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Math Help - Card problem

  1. #1
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    Card problem

    6 cards are placed face down on a table. Some are red and some are white. You guess all 6 at random.
    a) Suppose you are told that 2 are red and 4 are white cards. The rule is you must guess which two are red and which two are white. What is the probability that you get k correct, k=1,2,3,4,5, or6?
    b) 3 are red and 3 are white. The rule is you have to guess which 3 are red and which 3 are white. What is the probability that you get k correct, k=1,2,3,4,5,or 6?
    c) 1 is red and 5 are white. What is the probability you get k correct, k=1,2,3,4,5 or 6?
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  2. #2
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    How many times are you supposed to pick.... since there 2reds and 2whites you need so i thought this would mean picking 4times... reply
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  3. #3
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    Hello, wvlilgurl!

    You have a typo . . . a bit misleading.
    And the instructions need some clarification.


    Six cards are placed face down on a table. Some are red and some are white.
    You guess all 6 at random.

    a) Suppose you are told that 2 are red and 4 are white cards.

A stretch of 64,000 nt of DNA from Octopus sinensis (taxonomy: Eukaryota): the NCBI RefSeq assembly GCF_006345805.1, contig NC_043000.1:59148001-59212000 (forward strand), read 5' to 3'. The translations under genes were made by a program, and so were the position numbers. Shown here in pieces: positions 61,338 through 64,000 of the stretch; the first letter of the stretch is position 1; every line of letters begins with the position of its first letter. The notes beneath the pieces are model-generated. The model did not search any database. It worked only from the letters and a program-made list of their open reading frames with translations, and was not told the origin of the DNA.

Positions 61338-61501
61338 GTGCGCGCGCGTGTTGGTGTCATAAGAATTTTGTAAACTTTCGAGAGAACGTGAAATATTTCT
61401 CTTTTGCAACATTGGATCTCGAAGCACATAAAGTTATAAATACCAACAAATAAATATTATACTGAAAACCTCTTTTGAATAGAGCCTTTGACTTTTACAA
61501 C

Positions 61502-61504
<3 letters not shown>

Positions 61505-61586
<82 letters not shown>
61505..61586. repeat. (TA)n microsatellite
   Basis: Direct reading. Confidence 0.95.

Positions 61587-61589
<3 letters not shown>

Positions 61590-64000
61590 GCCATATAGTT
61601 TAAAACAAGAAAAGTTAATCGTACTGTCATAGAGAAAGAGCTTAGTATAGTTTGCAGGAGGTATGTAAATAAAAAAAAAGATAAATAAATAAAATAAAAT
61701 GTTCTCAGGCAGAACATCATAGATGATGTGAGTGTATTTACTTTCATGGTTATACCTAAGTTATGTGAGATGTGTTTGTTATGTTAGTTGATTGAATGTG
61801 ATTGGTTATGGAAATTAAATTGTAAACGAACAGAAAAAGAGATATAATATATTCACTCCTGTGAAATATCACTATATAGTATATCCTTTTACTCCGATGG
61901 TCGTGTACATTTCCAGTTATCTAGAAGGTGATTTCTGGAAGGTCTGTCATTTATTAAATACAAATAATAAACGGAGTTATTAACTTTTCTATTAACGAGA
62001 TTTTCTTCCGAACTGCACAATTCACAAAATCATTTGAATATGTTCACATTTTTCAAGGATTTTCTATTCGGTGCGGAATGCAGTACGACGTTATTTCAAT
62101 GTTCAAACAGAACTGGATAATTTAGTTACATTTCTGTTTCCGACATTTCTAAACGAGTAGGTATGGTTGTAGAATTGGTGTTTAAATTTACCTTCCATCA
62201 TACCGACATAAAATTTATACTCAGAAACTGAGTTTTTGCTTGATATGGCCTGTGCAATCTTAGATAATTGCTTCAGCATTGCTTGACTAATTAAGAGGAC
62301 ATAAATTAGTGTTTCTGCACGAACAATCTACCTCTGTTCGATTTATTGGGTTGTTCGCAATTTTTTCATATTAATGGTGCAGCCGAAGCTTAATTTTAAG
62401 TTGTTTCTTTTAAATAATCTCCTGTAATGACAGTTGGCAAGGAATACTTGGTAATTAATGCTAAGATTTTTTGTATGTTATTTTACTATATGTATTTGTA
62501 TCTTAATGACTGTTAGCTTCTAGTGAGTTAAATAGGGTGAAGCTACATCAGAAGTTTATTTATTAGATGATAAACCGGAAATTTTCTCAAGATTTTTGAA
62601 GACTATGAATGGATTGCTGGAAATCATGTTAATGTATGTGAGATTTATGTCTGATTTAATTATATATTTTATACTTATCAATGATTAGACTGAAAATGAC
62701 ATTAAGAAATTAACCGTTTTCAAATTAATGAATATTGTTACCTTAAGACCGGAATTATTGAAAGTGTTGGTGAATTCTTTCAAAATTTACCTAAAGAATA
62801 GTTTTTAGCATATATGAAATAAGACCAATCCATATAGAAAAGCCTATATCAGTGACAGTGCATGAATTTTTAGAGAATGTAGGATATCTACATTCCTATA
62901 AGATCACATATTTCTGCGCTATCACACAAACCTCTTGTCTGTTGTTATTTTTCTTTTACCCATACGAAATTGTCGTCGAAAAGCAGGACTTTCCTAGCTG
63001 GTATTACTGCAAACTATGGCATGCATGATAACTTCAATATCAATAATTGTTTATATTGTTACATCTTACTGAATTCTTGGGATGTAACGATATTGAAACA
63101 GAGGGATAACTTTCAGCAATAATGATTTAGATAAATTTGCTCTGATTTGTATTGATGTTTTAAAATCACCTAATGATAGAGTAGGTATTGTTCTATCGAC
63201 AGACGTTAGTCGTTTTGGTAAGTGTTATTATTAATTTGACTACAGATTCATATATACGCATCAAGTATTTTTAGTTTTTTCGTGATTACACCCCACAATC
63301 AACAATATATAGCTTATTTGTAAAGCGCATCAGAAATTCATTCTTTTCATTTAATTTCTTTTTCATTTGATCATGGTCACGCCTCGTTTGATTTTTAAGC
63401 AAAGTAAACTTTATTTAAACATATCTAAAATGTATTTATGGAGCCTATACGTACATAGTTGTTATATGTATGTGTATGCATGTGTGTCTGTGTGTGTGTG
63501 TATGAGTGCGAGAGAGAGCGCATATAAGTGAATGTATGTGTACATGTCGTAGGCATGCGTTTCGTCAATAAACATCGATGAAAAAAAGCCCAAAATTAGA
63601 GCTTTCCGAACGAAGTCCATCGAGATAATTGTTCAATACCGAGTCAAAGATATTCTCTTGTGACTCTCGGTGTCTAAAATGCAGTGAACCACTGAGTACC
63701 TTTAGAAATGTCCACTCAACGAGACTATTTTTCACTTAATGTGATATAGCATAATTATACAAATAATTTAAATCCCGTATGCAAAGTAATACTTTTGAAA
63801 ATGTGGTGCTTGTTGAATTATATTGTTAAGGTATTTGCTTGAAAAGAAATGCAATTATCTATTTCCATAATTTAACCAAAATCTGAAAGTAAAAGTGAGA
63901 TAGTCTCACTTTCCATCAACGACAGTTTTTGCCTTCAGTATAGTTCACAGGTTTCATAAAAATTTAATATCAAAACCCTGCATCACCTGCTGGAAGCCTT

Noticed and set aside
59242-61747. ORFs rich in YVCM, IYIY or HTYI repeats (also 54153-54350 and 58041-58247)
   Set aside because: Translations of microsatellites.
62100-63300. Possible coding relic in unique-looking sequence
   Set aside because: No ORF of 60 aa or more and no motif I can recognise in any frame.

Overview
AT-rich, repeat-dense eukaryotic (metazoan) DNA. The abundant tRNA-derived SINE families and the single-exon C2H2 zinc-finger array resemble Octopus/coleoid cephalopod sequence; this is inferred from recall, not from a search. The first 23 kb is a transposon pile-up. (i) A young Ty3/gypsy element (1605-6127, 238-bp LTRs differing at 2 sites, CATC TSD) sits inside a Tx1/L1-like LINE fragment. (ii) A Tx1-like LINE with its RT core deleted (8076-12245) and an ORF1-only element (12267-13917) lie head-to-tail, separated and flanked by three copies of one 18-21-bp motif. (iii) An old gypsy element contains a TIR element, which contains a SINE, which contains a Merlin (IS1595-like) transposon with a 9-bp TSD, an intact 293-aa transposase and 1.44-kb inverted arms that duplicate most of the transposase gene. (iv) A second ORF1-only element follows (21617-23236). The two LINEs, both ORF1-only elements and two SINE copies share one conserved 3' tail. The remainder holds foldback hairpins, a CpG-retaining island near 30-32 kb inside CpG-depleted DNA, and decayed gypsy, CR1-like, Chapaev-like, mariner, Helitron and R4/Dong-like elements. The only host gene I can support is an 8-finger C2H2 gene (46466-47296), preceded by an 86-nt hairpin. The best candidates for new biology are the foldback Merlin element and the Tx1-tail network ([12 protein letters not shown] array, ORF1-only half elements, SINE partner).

You must guess which two are red and which four are white.
    What is the probability that you get k correct, k = 1,2,3,4,5,6 ?
    It depends on what is meant by "guess at random."



    If each guess is independent of the others, then we can use a strategy.
    . . P(\text{guess Red}) = \frac{1}{3},\;\;P(\text{guess White}) = \frac{2}{3}

    So it is possible that our guess might be: RRRRRW,
    . . which we know is impossible,
    . . but would be included in our calculations.



    We could make a guess with two Reds and four Whites each time.
    The probabilties can be calculated by Brute Force.

    There are: . {6\choose2,4} = 15 possible ordering, listed below.

    . . \begin{array}{c}R\,R\,WWWW \\ R\,WR\,WWW \\ R\,WWR\,WW \\ R\,WWWR\,W \\ R\,WWWWR \end{array} . . . \begin{array}{c} WR\,R\,WWW \\ WR,WR\,WW \\ WR\,WWR\,W \\ WR\,WWWR \\ WWR\,R\,WW \end{array} . . . \begin{array}{c}WWR\,WR\,W \\ WWR\,WWR \\ WWWR\,R\,W \\ WWWR\,WR \\ WWWWR\,R \end{array}


    If we guess any one of the above orderings, we will guess:

    . . 2 correctly \frac{6}{15} of the time, 4 correctly \frac{8}{15} of the time, 6 correctly \frac{1}{15} of the time.


    Therefore: . \boxed{\begin{array}{ccc}P(1) &=& 0 \\ \\[-4mm] P(2) &=&\frac{2}{5} \\ \\[-4mm] P(3) &=&0 \\ \\[-4mm] P(4) &=& \frac{8}{15} \\ \\[-4mm] P(5) &=& 0 \\ \\[-4mm] p(6) &=& \frac{1}{15} \end{array}}

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